Personally, I often live my own life knowing that I'm building towards something, but not really knowing exactly what. I know that I'm trying to achieve something, I just don't have clear cut goals. I figure that at some point my lack of desire, my body, or my wife will tell me when I'm done building, and I can move on into retirement, play golf, and let people who are my age now run the show. I can then look back and judge what I did, and hopefully it all adds up.

Gaylord Nelson lived a different life altogether. He had specific and lofty goals. He built and built and built, and never stopped. When doors closed on him, he opened them. Despite his enormous accomplishments, including his time as Governor and Senator, he kept working and attaining until his death. There was no time to sit back and reflect, as he always saw problems that needed fixing.

When we die, all that is left of us are the memories that we leave with our friends and families, along with our tangible living accomplishments. Your sprit stays alive in the positive experiences you provide others. The endless stream of kind words spoken at the memorial service today showed that Gaylord Nelson will be alive for generations. If I have friends remember me half as fondly as today's remembrances, I will think I did alright (although it is unlikely Walter Mondale will be attending my funeral).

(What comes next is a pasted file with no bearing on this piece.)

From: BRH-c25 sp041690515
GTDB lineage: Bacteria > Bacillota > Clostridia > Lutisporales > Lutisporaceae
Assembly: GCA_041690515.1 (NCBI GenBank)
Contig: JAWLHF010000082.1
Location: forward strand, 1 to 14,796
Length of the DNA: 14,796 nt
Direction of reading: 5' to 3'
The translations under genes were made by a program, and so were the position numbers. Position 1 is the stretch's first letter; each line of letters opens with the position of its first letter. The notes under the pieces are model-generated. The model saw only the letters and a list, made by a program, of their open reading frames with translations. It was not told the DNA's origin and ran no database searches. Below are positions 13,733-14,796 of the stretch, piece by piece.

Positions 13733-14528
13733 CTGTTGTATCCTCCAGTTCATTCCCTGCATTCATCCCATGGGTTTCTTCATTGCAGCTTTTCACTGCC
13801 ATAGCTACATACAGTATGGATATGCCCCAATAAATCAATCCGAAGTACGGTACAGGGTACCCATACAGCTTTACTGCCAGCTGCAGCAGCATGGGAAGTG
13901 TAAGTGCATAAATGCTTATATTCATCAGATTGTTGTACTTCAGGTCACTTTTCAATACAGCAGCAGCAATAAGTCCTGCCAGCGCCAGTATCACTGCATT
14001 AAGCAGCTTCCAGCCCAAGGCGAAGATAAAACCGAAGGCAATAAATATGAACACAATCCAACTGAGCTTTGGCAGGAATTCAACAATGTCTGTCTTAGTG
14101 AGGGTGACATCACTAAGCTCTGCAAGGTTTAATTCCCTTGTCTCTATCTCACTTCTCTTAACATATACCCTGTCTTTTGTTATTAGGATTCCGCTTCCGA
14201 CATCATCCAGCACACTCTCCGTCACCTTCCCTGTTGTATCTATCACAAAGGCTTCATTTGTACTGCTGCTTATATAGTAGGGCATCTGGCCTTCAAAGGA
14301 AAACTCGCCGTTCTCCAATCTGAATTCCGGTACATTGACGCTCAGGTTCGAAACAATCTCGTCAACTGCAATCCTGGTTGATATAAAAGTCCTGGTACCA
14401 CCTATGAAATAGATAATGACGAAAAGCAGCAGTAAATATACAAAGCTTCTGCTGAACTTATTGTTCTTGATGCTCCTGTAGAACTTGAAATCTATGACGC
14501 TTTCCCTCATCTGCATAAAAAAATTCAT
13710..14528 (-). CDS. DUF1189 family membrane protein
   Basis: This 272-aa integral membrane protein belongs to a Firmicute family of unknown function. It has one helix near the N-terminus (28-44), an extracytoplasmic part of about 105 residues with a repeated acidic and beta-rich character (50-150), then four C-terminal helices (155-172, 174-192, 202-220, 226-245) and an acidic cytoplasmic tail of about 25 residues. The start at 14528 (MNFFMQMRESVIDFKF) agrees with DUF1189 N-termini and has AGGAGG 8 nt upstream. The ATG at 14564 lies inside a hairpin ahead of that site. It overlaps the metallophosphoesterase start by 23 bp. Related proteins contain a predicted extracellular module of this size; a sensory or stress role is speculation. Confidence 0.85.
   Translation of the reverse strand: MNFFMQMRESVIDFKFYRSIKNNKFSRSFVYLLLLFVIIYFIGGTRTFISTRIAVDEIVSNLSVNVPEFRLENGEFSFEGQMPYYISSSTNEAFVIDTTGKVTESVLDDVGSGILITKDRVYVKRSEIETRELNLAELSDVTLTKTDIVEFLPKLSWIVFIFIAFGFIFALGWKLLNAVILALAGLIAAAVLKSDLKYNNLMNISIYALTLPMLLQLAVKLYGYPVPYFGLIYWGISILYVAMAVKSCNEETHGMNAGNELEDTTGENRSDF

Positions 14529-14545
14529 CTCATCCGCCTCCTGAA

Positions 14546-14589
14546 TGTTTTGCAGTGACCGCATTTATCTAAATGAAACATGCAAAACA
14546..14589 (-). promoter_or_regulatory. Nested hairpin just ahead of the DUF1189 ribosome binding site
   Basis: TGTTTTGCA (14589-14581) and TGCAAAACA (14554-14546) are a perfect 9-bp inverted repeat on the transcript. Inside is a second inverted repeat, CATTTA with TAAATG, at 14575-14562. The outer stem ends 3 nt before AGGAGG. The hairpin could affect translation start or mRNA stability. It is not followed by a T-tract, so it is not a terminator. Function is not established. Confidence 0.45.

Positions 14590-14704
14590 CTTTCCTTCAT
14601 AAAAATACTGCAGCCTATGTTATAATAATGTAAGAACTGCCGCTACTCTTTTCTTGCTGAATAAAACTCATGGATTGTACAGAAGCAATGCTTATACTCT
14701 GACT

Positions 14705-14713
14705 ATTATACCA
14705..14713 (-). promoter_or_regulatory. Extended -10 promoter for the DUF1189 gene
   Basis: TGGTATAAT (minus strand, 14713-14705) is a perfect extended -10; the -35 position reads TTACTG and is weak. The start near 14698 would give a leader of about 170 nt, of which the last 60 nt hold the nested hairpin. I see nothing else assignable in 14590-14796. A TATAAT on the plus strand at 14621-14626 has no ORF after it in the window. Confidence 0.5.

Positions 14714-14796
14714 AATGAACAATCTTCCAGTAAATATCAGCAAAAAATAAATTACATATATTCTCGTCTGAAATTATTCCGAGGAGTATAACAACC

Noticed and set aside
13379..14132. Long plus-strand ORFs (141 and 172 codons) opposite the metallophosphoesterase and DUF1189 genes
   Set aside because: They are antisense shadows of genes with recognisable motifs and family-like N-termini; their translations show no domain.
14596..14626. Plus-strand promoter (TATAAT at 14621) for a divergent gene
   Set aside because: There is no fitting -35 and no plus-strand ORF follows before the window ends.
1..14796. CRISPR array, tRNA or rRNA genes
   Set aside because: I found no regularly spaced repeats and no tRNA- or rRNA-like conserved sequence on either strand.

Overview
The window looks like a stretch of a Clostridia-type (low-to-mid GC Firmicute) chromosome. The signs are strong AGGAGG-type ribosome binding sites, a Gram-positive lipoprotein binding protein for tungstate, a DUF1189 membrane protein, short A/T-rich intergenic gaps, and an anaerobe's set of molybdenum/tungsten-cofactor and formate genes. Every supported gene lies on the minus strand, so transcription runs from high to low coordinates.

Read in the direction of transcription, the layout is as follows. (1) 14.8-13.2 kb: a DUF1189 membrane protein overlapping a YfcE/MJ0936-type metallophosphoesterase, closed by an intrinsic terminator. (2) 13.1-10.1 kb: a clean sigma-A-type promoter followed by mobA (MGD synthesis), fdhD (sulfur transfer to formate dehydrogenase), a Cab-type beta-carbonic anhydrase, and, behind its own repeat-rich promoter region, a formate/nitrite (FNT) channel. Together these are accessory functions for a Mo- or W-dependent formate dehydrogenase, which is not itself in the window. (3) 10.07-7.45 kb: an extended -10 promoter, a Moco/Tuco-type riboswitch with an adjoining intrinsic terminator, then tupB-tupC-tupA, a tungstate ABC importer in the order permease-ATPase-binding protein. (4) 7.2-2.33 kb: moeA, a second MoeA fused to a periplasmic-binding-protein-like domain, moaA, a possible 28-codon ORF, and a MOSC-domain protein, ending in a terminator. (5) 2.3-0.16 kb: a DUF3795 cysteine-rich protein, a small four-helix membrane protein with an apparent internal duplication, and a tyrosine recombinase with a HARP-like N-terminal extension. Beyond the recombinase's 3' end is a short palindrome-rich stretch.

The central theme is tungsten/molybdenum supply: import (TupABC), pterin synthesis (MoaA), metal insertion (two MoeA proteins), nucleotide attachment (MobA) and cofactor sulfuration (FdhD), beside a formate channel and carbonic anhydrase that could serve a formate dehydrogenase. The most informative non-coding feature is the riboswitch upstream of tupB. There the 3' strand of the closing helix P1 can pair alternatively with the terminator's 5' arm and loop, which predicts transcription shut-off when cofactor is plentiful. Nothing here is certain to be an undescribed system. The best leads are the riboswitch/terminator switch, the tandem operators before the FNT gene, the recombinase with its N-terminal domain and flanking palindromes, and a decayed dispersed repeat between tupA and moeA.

These are lessons, I think, that resonate regardless of your political affiliation. If someone neglects drawing inspiration from someone's spirit and determination based on their political beliefs, then they really are missing out.

Now back to the off-color jokes.

A Conservative Case for the Little Guy